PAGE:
Gallery: See Modern China Through the Lenses of Contemporary Artists

How did China become the largest trading nation in the world and what stories do contemporary Chinese artists tell about their country’s economic and social transformation? These questions are explored at length in DE/CONSTRUCTING CHINA: Selections from the Asia Society Museum Collection, on view through July 19 at Asia Society Museum in New York. Featuring a selection of videos and photography from eight artists in the museum’s collection, the exhibition explores the evolution of China’s social and physical landscape and its ongoing impact on society.

To learn more about the exhibition, Asia Blog caught up with Michelle Yun, senior curator of modern and contemporary art at Asia Society.

Could you tell us about the inspiration for this exhibition?

I organize thematic shows at Asia Society every summer that draw from our permanent collection of contemporary video and photography, which was founded in 2007. When I started planning for this year’s summer exhibition, it was around the time that China was declared the world’s largest trading nation, surpassing the United States. So I started looking at our collection and thinking about how I could talk about this milestone.

A lot of contemporary Chinese art since the mid 1990s has focused on the shifting urban landscape. China’s social and physical evolution seemed like a common theme in our collection. Personally I’ve been thinking a lot about the evolution of Chinese landscape painting and how contemporary Chinese artists have appropriated or evolved the genre. Today, the genre no longer is limited only to traditional ink painting; artists like Cao Fei are creating landscapes in virtual reality or with digital media. So that’s a larger idea that I’ve been playing with for some time, and I wanted to see how it played out with our collection.

What’s significant about DE/CONSTRUCTING CHINA, the title of the exhibition?

Since the 1990s, China has made a huge effort to gentrify its urban centers. While I was considering this rapid rate of construction, I also thought about the idea of constructing a nation — not just in the physical sense, but in building its economy and political strength in order to construct a world power.

The “deconstruction” part of the title is not necessarily taking this apart, but parsing this evolution. When you deconstruct something, you’re trying to understand it. I feel like the artists who are included in the show are trying to do that in their work. In many cases, they are examining how China’s economic growth reverberates in other aspects of the country’s cultural evolution.

What is unique about how these pieces engage with current issues?

They are certainly presenting direct commentary on what’s going on in China. I think they are trying to illuminate issues and share their experiences. For example, I see Cao Fei’s i.Mirror by China Tracy (AKA: Cao Fei) Second Life Documentary Film as a self-portrait. The video documents her real experiences in the virtual platform of Second Life. It illuminates how the paradigm has shifted, especially for the younger generation, through greater cosmopolitan exposure in large part due to the economy. These experiences and exchanges with people outside China have really liberalized the outlook and experiences of certain contingencies of the population.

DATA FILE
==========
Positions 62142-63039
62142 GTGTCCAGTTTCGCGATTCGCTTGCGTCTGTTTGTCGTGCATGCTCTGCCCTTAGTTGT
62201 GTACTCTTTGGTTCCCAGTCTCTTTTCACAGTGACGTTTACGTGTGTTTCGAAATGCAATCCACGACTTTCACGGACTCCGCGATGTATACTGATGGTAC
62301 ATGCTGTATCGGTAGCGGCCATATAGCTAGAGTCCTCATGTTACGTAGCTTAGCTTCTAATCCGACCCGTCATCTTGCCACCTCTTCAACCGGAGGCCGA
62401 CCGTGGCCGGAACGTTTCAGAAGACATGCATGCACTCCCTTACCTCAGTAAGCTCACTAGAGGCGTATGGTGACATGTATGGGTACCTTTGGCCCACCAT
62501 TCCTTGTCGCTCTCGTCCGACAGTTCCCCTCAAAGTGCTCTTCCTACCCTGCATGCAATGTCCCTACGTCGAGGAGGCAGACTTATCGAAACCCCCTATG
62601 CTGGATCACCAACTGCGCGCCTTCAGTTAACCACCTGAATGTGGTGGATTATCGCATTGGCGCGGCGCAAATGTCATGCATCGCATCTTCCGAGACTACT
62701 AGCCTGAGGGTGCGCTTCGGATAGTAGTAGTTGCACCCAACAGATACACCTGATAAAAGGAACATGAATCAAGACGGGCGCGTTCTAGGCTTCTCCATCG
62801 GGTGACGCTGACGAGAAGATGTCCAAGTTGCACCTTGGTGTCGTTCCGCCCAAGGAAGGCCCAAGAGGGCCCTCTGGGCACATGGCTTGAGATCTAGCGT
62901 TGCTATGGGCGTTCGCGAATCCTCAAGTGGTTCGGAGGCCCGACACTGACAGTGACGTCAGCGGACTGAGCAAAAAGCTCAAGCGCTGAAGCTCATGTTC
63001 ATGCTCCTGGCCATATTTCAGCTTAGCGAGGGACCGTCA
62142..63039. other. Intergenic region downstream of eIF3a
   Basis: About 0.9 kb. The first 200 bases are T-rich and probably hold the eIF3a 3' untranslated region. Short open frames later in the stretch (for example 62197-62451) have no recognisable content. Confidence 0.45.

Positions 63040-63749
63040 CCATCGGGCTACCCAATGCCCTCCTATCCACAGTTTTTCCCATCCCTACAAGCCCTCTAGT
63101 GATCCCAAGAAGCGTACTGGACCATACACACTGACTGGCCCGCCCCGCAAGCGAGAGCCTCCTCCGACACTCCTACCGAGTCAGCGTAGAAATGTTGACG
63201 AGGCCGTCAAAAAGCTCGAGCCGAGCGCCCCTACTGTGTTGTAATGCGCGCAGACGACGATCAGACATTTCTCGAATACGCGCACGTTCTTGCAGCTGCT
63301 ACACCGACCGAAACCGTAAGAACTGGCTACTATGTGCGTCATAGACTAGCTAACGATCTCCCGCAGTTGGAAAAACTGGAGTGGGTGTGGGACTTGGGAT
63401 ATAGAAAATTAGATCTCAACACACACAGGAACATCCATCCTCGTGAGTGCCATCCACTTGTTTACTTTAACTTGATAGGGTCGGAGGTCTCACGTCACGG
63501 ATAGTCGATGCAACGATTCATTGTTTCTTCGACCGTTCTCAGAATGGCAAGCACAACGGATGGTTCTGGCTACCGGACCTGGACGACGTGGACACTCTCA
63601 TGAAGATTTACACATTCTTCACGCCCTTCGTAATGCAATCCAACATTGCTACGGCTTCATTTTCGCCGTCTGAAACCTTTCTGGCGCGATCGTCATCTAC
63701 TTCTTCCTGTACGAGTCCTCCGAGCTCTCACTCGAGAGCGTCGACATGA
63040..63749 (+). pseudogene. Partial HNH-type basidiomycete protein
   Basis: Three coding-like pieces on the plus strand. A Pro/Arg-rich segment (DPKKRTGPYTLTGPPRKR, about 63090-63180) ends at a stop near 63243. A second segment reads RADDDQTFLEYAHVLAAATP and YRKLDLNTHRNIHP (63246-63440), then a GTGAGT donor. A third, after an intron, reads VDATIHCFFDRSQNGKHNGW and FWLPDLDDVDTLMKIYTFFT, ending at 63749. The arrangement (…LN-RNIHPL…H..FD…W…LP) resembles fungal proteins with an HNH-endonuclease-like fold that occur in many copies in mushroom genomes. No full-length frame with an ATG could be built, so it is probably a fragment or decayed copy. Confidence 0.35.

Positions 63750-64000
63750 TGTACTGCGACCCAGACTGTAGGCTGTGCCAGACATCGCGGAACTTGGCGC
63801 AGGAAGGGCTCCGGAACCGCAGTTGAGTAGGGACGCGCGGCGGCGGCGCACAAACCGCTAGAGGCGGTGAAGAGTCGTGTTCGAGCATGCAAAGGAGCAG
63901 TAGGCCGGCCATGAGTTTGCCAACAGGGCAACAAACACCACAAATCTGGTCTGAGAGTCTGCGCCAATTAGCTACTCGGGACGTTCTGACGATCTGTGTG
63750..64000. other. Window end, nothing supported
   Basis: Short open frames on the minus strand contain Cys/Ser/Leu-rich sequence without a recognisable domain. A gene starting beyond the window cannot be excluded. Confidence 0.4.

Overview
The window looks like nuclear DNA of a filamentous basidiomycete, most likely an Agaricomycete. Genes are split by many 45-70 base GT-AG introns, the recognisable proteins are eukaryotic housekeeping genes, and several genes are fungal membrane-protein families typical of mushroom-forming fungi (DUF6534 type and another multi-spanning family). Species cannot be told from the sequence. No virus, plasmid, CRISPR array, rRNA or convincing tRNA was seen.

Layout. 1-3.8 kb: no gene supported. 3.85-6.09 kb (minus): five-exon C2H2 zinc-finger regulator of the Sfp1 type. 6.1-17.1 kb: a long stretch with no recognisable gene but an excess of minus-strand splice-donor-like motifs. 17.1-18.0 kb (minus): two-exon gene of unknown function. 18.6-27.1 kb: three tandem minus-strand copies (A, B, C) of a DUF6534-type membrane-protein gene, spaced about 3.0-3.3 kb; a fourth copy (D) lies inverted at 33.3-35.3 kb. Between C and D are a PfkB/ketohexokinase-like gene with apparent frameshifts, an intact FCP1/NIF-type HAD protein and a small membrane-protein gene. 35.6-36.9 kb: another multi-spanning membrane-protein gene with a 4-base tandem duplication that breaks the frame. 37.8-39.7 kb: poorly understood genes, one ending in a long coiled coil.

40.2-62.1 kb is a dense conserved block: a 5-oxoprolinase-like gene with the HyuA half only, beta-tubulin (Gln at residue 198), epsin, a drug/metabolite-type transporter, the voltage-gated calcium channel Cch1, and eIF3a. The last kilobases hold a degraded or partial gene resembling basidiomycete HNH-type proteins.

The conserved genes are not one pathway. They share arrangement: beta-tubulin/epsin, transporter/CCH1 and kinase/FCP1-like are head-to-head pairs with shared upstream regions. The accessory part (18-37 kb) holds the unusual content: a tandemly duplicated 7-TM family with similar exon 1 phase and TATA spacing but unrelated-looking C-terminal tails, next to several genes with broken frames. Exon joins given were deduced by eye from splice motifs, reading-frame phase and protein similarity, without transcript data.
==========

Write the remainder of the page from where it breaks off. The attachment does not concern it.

How does DE/CONSTRUCTING CHINA speak to the larger artistic landscape in China today?

Contemporary Chinese art is a relatively young field — it really only started at the end of the Cultural Revolution in the late 1970s. And in the 1990s after the Tiananmen Square protests, many avant-garde artists had to go underground, and so there were no public platforms to exhibit or sell artwork and there was no commercial gallery system.

These artists had to change the nature of their artistic practice. Many artists turned to performance art, and then to video and photography as the means of documenting their performances. For example, the 1995 Lin Yilin video in the exhibition was the documentation of a performance. These guerilla performances were under the radar and people could mobilize quickly. The artists held exhibitions in apartments, warehouses, or other nontraditional places, and promoted them by word of mouth.

Many of the earlier videos from the 1990s were related to performance-based art, whereas Ink City from 2005 by Chen Shaoxiong (a contemporary of Lin Yilin) has a different rationale behind its creation. I find there is now more emphasis on animation and that the way people are creating videos has evolved along with advances in technology.

About the Author

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Tim Lau is a Content Producer at Asia Society. He is a New Jersey native and has also lived in Greater Chicago and Washington, DC.